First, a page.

University as well as in seminars in US, Canada, the UK and
Europe. Robert has authored or co-authored a number of articles
and chapters on both Interpreting and the linguistics of ASL.
He is a co-author of the MIT Press book, The Syntax of
American Sign Language: Functional Categories and Hierarchical
Peter Llewellyn-Jones is a founder member of the Register
of Interpreters for England, Wales and Northern Ireland. He
has extensive experience in community, legal, medical, conference,
television and theatre interpreting. He co-founded the University
of Bristol sign language and interpreting research team and
has taught at the Universities of Durham and Wolverhampton.
Peter has been a consultant to organizations and universities
worldwide and acted as the expert advisor on interpreting
to European Commission Leonardo/Socrates projects. He is the
managing director of Sign Languages International, a training
and consultancy company based in England as well being a senior
teaching fellow and programme director at the Leeds University
(UK) Centre for Translation Studies. In July 2010, in recognition
of his outstanding achievements in the field of sign language
interpreting, Peter was awarded an Honourary Fellowship from
the University of Central Lancashire.
Marcel is the president of the Australia Sign Language Interpreters'
Association National Executive Committee. Marcel completed
the MA programme in Translation and Interpreting at Macquarie
University, Sydney, and is currently completing his PhD at
the same institution, researching strategies in Auslan/English
translation. Marcel is also a casual lecturer at Macquarie
University with students studying translation and interpreting
in both signed and spoken languages. Marcel also has a BA(Hons)
in visual art and a Graduate Diploma of Education, and has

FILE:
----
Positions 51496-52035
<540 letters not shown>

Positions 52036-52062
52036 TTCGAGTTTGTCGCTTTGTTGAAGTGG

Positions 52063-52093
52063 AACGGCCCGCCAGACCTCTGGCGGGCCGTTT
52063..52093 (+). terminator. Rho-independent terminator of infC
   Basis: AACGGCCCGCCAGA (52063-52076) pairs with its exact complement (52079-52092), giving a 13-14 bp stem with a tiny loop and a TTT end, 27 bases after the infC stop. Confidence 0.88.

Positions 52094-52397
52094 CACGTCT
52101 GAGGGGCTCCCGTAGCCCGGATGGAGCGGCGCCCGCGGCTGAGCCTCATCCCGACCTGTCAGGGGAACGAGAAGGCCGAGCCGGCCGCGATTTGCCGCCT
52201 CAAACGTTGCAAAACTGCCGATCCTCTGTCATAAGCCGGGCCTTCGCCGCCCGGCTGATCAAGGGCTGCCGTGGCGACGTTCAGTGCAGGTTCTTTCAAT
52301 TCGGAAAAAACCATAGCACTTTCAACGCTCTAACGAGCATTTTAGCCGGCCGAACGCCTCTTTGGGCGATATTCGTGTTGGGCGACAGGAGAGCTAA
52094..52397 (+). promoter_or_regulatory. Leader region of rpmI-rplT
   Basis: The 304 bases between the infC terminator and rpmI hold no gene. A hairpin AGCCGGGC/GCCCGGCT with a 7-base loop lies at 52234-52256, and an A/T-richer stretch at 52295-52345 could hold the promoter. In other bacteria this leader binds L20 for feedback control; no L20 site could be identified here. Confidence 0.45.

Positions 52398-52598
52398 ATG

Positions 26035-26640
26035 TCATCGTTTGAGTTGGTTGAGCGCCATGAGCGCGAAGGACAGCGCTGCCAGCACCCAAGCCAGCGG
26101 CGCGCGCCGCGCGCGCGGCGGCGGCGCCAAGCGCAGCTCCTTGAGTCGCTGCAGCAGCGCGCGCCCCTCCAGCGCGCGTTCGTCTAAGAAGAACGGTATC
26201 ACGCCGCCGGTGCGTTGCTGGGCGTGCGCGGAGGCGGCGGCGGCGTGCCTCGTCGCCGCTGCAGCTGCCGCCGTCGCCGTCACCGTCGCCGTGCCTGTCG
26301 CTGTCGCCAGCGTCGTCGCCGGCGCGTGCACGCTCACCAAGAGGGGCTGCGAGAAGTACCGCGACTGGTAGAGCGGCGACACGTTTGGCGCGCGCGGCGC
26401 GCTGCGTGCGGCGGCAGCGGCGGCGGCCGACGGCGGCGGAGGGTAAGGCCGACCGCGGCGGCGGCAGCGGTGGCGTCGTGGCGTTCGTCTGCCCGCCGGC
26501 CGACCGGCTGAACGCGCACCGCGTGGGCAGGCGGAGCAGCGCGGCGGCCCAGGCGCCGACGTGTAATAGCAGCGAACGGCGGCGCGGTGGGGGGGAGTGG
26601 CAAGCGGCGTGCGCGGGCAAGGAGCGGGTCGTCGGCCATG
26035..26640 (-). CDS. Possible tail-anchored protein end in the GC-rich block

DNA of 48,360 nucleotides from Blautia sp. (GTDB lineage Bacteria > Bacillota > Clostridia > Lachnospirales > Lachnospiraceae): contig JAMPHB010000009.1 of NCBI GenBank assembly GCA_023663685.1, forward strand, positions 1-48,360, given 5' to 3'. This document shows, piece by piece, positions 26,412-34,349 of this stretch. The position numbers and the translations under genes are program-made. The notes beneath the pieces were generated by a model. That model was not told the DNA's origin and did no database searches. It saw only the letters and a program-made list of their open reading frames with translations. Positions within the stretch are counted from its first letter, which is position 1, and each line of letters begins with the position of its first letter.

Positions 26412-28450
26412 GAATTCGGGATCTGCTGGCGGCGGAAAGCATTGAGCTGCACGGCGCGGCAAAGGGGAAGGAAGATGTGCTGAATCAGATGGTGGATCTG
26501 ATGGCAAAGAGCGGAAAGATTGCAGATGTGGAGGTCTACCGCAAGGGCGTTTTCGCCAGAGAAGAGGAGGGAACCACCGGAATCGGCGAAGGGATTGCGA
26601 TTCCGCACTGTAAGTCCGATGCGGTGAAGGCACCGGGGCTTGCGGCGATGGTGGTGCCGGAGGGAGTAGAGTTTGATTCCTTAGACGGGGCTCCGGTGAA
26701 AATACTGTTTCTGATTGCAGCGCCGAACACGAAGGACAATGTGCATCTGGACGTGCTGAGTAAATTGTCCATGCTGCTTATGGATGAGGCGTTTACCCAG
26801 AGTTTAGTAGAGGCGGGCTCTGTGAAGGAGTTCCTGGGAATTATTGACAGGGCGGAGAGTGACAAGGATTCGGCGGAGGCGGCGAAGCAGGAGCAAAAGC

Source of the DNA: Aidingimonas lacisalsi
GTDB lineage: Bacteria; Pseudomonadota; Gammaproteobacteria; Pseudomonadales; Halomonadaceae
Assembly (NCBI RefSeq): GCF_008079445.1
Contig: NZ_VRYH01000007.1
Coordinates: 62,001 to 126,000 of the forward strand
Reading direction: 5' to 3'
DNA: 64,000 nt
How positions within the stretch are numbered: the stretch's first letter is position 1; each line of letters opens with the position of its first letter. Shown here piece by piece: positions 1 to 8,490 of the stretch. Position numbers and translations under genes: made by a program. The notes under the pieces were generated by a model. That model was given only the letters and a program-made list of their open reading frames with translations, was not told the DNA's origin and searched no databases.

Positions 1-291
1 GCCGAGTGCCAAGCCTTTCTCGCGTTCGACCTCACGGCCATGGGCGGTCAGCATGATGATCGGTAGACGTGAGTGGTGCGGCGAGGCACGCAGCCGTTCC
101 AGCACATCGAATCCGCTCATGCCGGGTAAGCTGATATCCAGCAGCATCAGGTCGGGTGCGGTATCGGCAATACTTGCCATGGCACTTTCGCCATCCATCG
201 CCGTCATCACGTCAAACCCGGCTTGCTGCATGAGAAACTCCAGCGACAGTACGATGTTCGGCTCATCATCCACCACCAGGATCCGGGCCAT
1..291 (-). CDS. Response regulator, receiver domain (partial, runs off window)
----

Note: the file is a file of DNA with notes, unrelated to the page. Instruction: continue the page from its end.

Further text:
previously taught deaf children in primary and secondary schools.
He enjoys art, theatre, cooking and travel.
Sam Lutalo-Kiingi is Deaf and was born in Uganda. He is currently
undertaking a PhD project on the linguistics of Ugandan Sign
Language (USL) at the International Institute for Sign Language
and Deaf Studies (iSLanDS) at the University of Central Lancashire
(UCLan), which he is due to complete in September 2011. Sam
is also involved in course development and student liaison
at iSLanDS. He achieved a first-class BA degree in deaf studies
at UCLan in 2008, and received a certificate and diploma in
sign language studies from University College Copenhagen,
Denmark, in 1998.
He is a sign language lecturer at Kyambogo University in Uganda,
and is fluent in seven national sign languages and International
Sign. For over 15 years, he has taught several different sign
languages in Uganda, Kenya, Zambia, Tanzania and the UK. He
started his teaching career by developing a USL teaching programme
for trainee interpreters and sign language trainers with the
involvement of the Ugandan National Association of the Deaf
(UNAD). His most recent work has been on a British Council
funded project that aims to establish sign language and deaf
studies courses at universities in Ghana and Uganda.
Sam has written in a number of publications related to language
and linguistics, including Possessive and Existential Constructions
in Sign Languages and The Ugandan Sign Language Dictionary,
and Technology and Ethics in Sign Language Research. He is